Last night’s wines were presented by Jim Dunlevy of Barrel Aged Wine in Concord, Ohio, a direct importer of artisan wines from small Italian regional wineries. He readily shared with us his expertise on these wines, most of which are produced and imported in very small quantities.

The feast began with individual antipasto plates filled with every variety of traditional Italian appetizer, from mozzarella rolls to sliced meats to Italian-style tuna salad, drizzled with olive oil and sprinkled with Parmesan cheese. Slender breadsticks also graced every table and made fine palate cleansers between courses and wines. The antipasto platters were served with 2007 Nicolis Valpolicella Classico DOC, from the region north of Verona and east of Lake Garda, a red wine made with the same varietals found in Amarone and Reciotto. This was a smooth and easily drinkable wine that was a perfect accompaniment to the antipasto.

Next came Tortellini en Brodo, or wild-mushroom tortellini in a very clear, lovely broth. Accompanying this course was 2005 Pavia Bricca Blina Barbera D’Asti DOC. This red wine, a great pasta accompaniment, is very rich and full-bodied, no doubt due to the 11-month-long rest it enjoys in stainless steel tanks following fermentation, to bring out all the flavor of the Barbera grapes the Pavia family has used exclusively in its five generations of winemaking.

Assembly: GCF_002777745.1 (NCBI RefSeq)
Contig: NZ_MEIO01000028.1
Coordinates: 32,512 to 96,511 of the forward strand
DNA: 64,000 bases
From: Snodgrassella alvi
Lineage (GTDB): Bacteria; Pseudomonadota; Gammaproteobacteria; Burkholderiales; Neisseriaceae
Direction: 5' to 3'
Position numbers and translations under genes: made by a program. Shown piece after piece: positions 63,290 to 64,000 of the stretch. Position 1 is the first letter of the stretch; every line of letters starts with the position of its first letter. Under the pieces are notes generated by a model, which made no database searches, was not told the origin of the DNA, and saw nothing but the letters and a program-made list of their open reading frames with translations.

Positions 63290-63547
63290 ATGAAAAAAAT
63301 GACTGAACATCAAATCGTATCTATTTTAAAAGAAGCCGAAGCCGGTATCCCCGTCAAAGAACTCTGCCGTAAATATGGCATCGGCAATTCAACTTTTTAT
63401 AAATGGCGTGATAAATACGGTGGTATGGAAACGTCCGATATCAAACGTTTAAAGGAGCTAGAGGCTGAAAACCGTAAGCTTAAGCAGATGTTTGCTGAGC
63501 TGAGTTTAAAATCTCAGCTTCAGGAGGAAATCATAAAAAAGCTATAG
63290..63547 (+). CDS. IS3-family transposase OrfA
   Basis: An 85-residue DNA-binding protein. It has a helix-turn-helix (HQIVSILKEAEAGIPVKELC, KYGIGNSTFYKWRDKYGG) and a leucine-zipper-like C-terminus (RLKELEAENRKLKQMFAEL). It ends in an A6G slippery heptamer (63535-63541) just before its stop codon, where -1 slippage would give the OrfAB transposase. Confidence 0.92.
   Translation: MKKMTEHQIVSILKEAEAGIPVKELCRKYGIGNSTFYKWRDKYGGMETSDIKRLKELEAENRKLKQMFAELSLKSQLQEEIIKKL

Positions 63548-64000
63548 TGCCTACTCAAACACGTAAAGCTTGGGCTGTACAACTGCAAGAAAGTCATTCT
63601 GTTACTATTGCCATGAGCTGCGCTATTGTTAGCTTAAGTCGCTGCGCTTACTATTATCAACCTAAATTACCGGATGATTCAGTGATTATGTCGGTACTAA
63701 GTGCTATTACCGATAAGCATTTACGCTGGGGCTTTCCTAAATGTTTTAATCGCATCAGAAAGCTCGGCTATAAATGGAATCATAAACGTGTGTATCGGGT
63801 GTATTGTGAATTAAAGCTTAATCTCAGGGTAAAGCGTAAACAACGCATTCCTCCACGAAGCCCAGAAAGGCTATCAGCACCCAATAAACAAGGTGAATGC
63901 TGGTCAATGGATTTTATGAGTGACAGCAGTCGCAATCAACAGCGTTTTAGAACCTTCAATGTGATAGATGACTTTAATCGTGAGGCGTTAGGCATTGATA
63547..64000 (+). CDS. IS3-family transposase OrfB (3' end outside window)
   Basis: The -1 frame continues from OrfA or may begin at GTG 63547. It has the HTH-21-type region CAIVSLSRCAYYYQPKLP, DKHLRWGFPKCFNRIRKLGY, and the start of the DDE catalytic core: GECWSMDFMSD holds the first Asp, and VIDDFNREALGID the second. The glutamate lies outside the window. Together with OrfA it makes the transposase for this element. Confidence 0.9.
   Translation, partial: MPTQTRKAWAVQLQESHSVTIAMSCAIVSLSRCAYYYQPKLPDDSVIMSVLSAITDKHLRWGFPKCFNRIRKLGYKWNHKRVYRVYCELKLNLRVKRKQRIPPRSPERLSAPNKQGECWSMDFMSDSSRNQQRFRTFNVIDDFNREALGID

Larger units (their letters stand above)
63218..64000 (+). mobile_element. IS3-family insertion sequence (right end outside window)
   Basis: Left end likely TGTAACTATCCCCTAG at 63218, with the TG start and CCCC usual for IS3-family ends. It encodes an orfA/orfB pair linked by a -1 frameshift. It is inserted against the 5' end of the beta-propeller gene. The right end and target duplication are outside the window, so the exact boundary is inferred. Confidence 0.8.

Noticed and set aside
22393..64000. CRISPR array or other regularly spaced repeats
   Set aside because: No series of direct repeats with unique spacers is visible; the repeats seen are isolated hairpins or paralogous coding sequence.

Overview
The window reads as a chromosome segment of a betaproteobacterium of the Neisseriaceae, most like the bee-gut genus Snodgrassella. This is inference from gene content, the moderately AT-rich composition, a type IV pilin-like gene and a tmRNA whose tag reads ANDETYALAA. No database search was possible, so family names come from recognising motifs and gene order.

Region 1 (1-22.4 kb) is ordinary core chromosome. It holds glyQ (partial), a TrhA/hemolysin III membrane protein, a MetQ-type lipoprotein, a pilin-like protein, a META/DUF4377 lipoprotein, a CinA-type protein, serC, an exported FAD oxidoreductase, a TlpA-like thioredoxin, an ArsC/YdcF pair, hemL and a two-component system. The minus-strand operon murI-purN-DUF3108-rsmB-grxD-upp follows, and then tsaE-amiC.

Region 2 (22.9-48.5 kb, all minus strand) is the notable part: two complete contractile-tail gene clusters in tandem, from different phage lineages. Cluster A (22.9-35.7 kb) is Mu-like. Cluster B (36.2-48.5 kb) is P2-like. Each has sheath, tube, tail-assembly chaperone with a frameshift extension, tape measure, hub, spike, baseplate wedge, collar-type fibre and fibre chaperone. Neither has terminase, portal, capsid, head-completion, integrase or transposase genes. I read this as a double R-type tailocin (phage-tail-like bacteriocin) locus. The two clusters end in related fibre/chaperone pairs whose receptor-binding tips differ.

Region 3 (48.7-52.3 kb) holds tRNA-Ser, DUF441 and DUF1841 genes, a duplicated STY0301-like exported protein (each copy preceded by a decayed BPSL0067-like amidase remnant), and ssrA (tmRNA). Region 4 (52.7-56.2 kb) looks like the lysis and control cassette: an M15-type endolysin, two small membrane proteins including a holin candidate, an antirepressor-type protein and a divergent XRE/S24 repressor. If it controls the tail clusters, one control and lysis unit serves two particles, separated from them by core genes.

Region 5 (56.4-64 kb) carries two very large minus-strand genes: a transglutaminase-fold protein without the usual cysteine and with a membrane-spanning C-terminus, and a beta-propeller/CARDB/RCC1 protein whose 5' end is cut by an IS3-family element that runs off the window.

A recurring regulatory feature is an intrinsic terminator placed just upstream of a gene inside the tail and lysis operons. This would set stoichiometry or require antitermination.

The Pappardelle Pasta Bolognese and Natural Pan Sauce with Petit Veal Osso Bucco, with its tender fall-off-the-bone veal and spicy tomato-sauced pasta, had just the right match in the 2006 Poggerino Chianti Classico DOCG. Only 200 cases of this wine are imported into the United States each year; if you were at last night’s dinner you had the opportunity to order your own share, a wonderful idea if you love a wine with a heady bouquet that holds its own when teamed up with a rich meat dish.

Following this course was the delightful Caprese Salad in a Parmesan Basket, bright and fresh with a variety of greens, grape tomatoes, fresh mozzarella slices and balsamic vinaigrette. The salad spilled from a basket made of 100 percent shredded Parmesan cheese — no flour, no filler — and crispy and tasty as could be. Its selected wine was 2007 Piero Busso Langhe Bianco DOC, a spirited 50-50 chardonnay-sauvignon blended white that is also fermented in stainless steel, and imported to this country exclusively by Barrel Aged Wine (only 3,000 bottles are produced each year). As we learned, it’s an ideal wine for salad or for drinking on its own.